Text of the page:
Way before I decided I was one and done with children, I paid a visit to my local sperm bank, to inquire about putting five on some premium product. I figured there was no harm in researching all options when it came to reproduction and wanted to see what the process involved. Not that I was concerned with the donor’s sexual orientation, I did notice that it was surprisingly omitted. A potential buyer is supplied with information in regards to their physical appearance, health information, education, ethnic background and occasionally a photo. But it gave no information about sexual orientation. Now, there will be no need for that information because the FDA is enforcing new rules.
Under new FDA guidelines, any man who has engaged in homosexual activities in the last 5 years will not be allowed to anonymously donate sperm. This ban does not affect what is referred to as “directed” gay donors, which means that the woman receiving the sperm is not receiving it anonymously and is already aware that the donor is gay. According to the FDA, gay men pose a higher risk of carrying the AIDS virus. Critics of this ban have accused the FDA of further stigmatizing gay men, instead of establishing better screening processes for both gay or straight donors.
“Under these rules, a heterosexual man who had unprotected sex with HIV-positive prostitutes would be OK as a donor one year later, but a gay man in a monogamous, safe-sex relationship is not OK unless he’s been celibate for five years,” said Leland Traiman, director of a clinic in Alameda, Calif., that seeks gay sperm donors. Traiman also suggested that testing the sperm for HIV during the initial donation, then freezing it, and testing the donor again after six months to make sure there is no new HIV or other diseases.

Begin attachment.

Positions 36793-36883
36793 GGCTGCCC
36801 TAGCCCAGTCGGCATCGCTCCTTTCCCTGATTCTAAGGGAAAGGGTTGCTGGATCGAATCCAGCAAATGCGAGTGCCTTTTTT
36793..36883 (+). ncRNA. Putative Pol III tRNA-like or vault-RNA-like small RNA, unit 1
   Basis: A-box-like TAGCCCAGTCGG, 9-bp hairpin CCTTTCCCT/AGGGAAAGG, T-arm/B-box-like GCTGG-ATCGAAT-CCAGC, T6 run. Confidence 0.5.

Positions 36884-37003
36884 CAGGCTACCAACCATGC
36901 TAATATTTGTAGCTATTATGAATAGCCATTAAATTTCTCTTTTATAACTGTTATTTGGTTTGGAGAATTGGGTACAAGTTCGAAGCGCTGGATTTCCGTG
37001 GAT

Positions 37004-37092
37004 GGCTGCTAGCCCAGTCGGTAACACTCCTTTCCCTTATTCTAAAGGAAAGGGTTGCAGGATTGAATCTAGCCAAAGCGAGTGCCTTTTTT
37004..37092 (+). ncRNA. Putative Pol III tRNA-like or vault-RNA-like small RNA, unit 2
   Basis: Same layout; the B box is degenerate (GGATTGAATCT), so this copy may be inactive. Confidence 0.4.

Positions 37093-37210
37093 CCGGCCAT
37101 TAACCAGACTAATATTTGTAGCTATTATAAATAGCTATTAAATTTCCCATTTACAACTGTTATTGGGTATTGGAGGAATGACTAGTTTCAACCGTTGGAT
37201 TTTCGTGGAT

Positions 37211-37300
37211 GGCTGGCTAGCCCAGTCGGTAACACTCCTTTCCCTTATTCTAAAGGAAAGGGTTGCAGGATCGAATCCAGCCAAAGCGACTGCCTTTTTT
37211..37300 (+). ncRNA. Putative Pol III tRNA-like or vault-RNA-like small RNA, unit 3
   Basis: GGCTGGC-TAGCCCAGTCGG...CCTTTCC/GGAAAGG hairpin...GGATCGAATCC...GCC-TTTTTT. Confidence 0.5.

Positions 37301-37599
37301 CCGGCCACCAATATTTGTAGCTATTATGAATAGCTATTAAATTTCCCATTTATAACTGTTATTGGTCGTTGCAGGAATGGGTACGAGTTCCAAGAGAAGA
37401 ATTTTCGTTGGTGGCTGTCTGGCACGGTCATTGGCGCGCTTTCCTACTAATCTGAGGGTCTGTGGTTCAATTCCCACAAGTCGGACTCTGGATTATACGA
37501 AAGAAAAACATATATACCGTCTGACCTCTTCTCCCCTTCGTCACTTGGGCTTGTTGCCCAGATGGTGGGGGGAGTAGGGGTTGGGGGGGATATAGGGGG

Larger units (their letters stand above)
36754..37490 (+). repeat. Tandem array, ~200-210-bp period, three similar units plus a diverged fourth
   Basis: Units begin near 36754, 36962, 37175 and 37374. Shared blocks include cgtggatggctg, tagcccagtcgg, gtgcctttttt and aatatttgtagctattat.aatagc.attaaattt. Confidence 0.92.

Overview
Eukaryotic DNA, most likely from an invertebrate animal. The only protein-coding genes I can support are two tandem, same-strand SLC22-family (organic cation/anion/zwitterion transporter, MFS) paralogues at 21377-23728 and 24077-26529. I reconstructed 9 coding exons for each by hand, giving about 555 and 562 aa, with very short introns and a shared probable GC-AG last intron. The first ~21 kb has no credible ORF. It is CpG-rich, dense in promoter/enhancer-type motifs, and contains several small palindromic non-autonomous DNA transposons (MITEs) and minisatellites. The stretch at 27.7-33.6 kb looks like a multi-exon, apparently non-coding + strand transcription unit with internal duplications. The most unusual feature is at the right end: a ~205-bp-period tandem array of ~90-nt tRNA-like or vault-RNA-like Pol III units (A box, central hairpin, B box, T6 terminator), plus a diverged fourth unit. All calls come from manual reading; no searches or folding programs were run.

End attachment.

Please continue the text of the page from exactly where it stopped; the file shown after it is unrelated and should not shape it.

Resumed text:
Apparently not all sperm banks are created equal and a lot of them don’t test for infectious or genetic diseases, regardless of your sexual orientation. In doing my research for sperm banks, I did notice that Fairfax Cryobank has a policy of testing for various genetic diseases, as well as infectious diseases such as HIV, HPV and Herpes 1 & 2. But they also listed two competitors that did not test for these diseases.
Personally, whether the person is gay or straight, I would only buy a product from a company that routinely tests their donors for genetic and infectious diseases. Many gay rights advocates feel that the policy the FDA is enforcing is more about bigotry than it is science.
Do you feel gay men should have the right to donate sperm?